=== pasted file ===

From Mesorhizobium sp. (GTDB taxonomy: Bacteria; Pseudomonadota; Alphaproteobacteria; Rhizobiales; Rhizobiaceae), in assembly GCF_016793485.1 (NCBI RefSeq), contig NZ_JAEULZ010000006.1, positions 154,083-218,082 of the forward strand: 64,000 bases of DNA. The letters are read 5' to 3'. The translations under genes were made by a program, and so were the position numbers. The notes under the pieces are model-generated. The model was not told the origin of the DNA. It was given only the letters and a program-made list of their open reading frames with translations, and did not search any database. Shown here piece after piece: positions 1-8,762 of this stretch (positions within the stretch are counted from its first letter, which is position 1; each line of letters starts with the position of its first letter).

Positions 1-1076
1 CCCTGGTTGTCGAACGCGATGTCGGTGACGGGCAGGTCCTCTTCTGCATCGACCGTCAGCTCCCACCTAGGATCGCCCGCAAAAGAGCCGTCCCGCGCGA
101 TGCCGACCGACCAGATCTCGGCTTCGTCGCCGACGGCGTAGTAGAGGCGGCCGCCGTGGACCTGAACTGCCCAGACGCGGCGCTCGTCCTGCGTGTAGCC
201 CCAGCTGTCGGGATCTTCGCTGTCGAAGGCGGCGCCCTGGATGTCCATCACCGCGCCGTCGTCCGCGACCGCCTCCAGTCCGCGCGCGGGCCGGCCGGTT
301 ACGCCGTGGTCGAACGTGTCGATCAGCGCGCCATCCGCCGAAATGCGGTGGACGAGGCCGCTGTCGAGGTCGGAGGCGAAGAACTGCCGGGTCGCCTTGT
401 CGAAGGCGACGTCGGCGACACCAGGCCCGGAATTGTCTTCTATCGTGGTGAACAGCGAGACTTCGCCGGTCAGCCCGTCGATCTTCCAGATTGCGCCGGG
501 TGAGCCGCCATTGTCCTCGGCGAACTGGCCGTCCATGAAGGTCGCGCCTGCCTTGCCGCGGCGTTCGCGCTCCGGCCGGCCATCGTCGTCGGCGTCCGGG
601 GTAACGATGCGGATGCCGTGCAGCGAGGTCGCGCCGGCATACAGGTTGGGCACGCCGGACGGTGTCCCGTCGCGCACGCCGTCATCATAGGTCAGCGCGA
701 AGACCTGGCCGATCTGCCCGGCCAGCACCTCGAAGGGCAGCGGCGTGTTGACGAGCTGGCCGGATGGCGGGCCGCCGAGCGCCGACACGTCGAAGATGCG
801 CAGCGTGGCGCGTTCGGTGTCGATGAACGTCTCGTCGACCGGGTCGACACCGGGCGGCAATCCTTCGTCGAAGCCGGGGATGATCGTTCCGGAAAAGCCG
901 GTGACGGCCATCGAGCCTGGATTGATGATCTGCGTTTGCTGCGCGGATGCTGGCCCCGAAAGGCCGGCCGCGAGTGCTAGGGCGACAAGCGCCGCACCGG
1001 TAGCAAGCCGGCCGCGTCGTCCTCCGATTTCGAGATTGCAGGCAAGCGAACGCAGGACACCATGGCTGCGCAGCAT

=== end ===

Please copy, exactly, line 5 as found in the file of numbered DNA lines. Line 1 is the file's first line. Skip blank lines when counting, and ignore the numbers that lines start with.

201 CCAGCTGTCGGGATCTTCGCTGTCGAAGGCGGCGCCCTGGATGTCCATCACCGCGCCGTCGTCCGCGACCGCCTCCAGTCCGCGCGCGGGCCGGCCGGTT